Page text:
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Tips and tricks for running SharePoint Server 2010 on Windows 7

Print | posted on Monday, February 08, 2010 4:50 AM

Whilst I was one of the most vocal advocates for the ability to run SharePoint Server on the client OS, it wasn’t really something I ever thought I’d want to run myself. I understood why it was of critical importance to enable this scenario, but I’m a farm guy, topologies are my bag. When the beta release came about I slapped it on a old machine just to see it working and left it at that. I also checked out the quality documentation over on MSDN which provides the convoluted steps to get it singing. Such steps are a good thing, you need to really want to install it on your client – no one can say that it will get installed by accident. :) So it’s all good and that’s that, I’ll carry on doing my stuff as I was. Or so I thought.

Like everyone else, I’ve been heads down trying to get up to speed with all the new SharePoint PowerShell cmdlets, and revitalising my long lost shell scripting prowess (that’s a joke by the way, those who worked with me back in 1998 know the score!). The trouble is when I’m working away on documentation or in email (or worse, Visio and PowerPoint) or helping folks out on IM, I don’t want to have to load up a VM just to verify some scripts. Sure I can use the excellent references, but I like to test things actually work (no really). Running SharePoint on Windows 7 is a great way to do this without the burden and delay of firing up a VM or a bunch of them.

Recently there’s been a bit of debate about the pros/cons of running it on the client OS. All good stuff, but the common complaint is that it’s just too much overhead, it’s too bloated and is too resource hungry. Part of the problem is that it installs in the deadly “Standalone” mode. Standalone mode installs everything, lock stock and two smoking barrels plus uses a bundled version of SQL Express. There are ways to get it up and running in “Farm” mode, which I won’t detail here. If you want to run in a real Farm mode you should be on a real server OS IMO. I know some folks like ‘proper’ SQL and all that, but one of the key reasons for having a client install option is to lower the barrier to entry.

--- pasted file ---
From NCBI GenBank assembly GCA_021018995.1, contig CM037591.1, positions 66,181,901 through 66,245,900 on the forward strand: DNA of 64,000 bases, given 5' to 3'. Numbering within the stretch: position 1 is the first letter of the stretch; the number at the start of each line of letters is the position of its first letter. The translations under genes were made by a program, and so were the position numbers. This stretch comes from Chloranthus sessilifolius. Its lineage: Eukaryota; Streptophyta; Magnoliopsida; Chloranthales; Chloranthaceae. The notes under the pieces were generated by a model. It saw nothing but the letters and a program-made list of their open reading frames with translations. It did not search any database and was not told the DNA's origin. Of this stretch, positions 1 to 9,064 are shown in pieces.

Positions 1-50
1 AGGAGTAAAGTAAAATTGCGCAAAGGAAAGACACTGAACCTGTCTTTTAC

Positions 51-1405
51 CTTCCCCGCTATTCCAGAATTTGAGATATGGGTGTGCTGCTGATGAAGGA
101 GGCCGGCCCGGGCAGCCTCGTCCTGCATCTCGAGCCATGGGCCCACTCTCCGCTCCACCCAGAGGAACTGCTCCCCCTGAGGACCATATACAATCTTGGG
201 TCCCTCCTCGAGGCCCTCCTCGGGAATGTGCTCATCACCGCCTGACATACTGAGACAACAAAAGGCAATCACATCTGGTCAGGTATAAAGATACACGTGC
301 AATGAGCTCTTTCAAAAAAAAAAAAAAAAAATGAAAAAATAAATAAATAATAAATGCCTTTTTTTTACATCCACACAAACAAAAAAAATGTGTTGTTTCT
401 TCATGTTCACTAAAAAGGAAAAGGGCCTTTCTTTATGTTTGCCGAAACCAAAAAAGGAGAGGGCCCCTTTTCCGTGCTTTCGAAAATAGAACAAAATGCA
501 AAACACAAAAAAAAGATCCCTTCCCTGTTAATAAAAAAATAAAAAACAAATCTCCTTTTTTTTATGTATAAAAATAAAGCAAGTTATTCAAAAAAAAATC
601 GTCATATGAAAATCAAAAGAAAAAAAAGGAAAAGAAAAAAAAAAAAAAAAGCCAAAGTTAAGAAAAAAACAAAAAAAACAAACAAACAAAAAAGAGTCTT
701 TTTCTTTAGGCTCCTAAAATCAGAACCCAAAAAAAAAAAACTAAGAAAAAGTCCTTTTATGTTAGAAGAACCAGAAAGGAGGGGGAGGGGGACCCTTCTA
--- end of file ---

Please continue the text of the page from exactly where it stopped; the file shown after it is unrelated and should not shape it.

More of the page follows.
Which brings me back to the main point of this article. I’ve an old (in computer terms) Sony Vaio with 4Gb RAM and a Core Duo. Sony steals 0.81Gb of the RAM for nefarious purposes. A pretty low spec laptop, and one which is probably pretty common out there in the real world. It’s very easy as a grossly overpaid SharePoint person to slip into assuming that an 8Gb laptop is a ‘minimum’ setup. The reality is I’m lucky and can afford decent kit. There are millions of developers that don’t have such luxury.

So back to my crappy laptop. Remember the 3.19 Gb RAM I have available? Well I’ve got it running happily on that no problem. Very happily indeed as it turns out. I’m just using one Web Application and it’s very, very responsive. Certainly good enough for playing around and getting up to speed. With the application pools and services spun up Task Manager shows 70% of RAM used (that’s just 2.18Gb).